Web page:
Good afternoon everyone.
I have found myself increasingly distracted and troubled by the news over the last few years but especially over the last few months. What is the bias and who is telling the truth? “Fake News” has become a bit of a catch phrase and does little to capture the dilemma that so many of us face as we try to figure out what is going on, what is it that we need to know and why is it important that we know it. Even in the day to day life of the church, we sometimes have to pile over countless “authentic sources” to get to the real story and to the truth. After a drubbing from his critics in some Catholic media and online platforms recently, Bishop Robert Barron gathered some colleagues who write regularly for the Catholic press for a discussion on what has happened to honest dialogue and fair reporting and discourse. Reports on their discussion don’t seem to have any practical suggestions or solutions.
I saw Polish film maker Agnieszka Holland’s latest offering, Mr. Jones a few weeks ago. A true story about a Welsh reporter for an English newspaper, Gareth Jones finds himself in the Ukraine in 1933 at the height of the catastrophic famine when millions died. The movie also introduces an American reporter for the New York Times, Walter Duranty. These two men tell the story of what they see and hear very differently. Jones, after ditching his assigned communist minder, encounters indescribable human tragedy and recklessness on the part of the Russian government under Stalin in the Ukraine. Duranty, a shrewd reader of the times in which he lives, settles for the “news” from the comfort of his privilege in Moscow. The film is a powerful story about witnessing and remembering what was seen and heard and what happens when you choose to look the other way and “forget” what you have heard. It is a tough film to watch but it has so much to say about the dilemma we find ourselves in when we forget to ask the bigger questions and look for the bias.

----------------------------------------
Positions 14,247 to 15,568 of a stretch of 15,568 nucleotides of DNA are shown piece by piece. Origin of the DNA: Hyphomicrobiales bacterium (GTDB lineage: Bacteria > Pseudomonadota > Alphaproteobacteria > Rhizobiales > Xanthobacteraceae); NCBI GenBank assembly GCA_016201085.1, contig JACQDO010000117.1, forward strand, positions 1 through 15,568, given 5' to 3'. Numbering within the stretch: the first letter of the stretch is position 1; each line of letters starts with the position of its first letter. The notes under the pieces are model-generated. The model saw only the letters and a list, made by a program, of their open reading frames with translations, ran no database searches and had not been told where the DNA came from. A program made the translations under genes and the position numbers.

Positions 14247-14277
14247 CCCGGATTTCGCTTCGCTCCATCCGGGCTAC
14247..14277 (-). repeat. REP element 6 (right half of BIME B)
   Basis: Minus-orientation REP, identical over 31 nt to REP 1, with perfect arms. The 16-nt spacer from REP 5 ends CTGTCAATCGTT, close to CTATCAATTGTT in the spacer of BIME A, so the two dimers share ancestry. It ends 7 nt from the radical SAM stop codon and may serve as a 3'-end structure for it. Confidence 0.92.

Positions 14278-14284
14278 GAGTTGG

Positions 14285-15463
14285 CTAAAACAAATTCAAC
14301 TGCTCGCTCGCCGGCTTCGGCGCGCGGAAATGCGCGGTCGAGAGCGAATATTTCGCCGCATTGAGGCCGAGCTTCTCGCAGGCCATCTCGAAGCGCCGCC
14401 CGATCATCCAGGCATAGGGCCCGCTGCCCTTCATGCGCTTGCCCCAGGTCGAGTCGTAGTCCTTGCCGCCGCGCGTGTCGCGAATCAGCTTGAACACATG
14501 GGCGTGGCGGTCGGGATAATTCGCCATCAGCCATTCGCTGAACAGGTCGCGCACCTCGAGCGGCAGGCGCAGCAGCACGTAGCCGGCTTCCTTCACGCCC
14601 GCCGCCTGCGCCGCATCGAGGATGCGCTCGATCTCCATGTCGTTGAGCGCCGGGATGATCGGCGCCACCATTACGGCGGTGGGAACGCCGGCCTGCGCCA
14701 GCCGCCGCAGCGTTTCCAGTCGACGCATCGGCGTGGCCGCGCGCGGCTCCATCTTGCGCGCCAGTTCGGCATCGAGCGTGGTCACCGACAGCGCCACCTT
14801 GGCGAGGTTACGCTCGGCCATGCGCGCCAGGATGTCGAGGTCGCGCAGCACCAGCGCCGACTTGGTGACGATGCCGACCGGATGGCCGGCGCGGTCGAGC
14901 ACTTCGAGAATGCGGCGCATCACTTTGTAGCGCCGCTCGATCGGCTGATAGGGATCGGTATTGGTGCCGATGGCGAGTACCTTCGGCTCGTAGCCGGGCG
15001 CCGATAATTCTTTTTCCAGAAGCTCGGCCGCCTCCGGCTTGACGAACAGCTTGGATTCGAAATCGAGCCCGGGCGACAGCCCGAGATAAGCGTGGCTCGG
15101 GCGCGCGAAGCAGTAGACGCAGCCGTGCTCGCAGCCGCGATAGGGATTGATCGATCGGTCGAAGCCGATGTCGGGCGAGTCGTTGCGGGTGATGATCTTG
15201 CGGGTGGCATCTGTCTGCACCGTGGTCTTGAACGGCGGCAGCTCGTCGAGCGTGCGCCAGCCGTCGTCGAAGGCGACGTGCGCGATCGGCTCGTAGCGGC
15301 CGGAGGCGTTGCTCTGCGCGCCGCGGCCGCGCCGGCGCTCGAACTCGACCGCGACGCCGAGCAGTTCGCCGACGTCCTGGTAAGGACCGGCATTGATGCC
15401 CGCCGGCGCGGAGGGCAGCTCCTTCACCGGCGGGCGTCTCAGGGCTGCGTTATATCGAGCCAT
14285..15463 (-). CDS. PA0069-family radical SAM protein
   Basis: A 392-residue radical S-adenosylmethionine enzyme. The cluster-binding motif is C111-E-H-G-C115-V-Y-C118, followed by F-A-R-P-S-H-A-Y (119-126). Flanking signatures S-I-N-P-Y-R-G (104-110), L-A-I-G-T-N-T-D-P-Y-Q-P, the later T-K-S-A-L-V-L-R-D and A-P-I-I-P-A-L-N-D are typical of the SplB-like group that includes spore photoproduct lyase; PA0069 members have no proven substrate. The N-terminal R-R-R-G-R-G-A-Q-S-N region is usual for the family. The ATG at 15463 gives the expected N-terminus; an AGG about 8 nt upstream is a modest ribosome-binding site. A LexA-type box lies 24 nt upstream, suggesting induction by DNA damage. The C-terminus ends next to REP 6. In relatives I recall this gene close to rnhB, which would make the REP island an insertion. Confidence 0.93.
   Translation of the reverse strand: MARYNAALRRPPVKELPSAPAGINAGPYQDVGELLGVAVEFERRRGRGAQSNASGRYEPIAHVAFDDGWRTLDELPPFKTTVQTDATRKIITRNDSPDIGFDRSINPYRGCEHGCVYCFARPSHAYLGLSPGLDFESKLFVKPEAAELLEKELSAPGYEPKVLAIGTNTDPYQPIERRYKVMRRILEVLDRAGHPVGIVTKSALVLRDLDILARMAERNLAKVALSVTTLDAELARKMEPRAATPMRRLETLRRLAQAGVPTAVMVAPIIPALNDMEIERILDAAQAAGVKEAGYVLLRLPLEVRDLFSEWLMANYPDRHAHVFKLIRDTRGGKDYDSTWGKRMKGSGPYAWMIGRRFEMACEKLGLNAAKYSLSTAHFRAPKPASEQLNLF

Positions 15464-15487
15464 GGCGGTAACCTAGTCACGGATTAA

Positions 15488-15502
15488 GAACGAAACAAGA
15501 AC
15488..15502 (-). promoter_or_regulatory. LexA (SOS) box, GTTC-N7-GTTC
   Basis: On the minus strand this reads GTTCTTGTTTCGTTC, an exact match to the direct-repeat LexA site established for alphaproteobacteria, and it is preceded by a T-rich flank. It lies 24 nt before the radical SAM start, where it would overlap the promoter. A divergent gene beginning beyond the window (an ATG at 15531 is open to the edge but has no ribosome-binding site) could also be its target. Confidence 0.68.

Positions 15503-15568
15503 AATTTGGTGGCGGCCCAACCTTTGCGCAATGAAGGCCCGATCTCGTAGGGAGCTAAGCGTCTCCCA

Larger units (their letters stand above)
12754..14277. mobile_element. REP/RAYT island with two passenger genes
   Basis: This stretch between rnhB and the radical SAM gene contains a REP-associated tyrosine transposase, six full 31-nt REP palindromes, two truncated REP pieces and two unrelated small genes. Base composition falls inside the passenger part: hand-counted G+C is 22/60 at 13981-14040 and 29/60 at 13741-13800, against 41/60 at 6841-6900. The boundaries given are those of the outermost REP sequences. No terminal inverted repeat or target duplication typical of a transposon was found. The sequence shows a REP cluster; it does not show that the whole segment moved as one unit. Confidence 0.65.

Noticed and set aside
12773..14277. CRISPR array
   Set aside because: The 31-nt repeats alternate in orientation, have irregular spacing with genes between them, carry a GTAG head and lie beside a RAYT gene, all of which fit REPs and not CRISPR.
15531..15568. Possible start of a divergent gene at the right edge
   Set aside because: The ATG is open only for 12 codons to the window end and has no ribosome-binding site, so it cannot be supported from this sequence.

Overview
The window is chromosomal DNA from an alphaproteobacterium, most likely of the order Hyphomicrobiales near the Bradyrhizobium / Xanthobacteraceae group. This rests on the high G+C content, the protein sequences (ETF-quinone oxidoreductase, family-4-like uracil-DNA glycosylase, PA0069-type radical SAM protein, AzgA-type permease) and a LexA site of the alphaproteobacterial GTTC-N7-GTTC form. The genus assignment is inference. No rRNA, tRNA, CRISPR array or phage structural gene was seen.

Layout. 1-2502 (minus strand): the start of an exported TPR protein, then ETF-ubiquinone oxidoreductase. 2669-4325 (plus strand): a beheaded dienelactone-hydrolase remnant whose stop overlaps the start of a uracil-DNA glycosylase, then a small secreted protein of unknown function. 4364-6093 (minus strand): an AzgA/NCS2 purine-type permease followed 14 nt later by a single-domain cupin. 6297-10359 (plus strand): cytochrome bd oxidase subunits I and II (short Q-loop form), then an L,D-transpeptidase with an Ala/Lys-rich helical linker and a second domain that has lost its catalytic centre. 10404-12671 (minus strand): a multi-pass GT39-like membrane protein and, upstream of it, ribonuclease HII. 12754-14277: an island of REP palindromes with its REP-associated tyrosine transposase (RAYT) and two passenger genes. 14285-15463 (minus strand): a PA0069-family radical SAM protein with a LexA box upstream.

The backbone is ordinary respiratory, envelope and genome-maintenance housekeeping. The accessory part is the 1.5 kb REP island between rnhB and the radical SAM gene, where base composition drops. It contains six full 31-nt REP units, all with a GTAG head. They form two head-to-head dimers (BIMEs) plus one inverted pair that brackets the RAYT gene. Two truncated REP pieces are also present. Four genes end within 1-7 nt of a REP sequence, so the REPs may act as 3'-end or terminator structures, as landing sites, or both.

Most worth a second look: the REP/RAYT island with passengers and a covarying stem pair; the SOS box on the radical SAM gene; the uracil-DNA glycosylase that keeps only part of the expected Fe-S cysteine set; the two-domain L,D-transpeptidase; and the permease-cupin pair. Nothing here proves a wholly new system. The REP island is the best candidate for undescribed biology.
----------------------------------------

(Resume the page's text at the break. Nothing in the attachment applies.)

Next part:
Witnessing and remembering is a very important part of our spiritual and intellectual life as Roman Catholics. As students prepare to go to university and college for the first time (or return to continue their education), please find some room in their luggage for a fine publication from the University of Notre Dame in Indiana which is available to download through the link here (for free). https://churchlife-info.nd.edu/faithful-science-integrating-science-and-faith Young people often use the excuse that the church and science are not compatible with each other and a good reason not to have anything to do with church and faith. Yet the historical journey of faith, science and the church in dialogue with each other offer a very different story. In this short publication, Christopher Baglow answers four basic questions that most of us think we know the answer to. Or do we? Faithful Science: Integrating Science and Faith might make for an interesting conversation for adults at the next barbecue. It has some good reflection questions at the end of each section.
Being in conversation is also an important part of our pastoral plan for the next year especially as we help parishioners, young and old, to enter more fully into the liturgical life of the church. The restrictions placed on us because of the Covid 19 situation make getting together difficult but that does not mean that we should park our brains and that all conversations stop. We are delighted to announce that in mid-September we will roll out a very exciting opportunity for every parishioner to “plug in” to online resources from the good people at Word on Fire Resources in California. Films, talks and articles are updated regularly and will arrive in your in-box every week with an opportunity to join online discussion groups facilitated by parishioners. Lynette and I will also use these resources in the sacramental preparation programs in the parish for parents. Students who are preparing to celebrate and will have just celebrated the Sacrament of Confirmation will also be encouraged to “plug in”.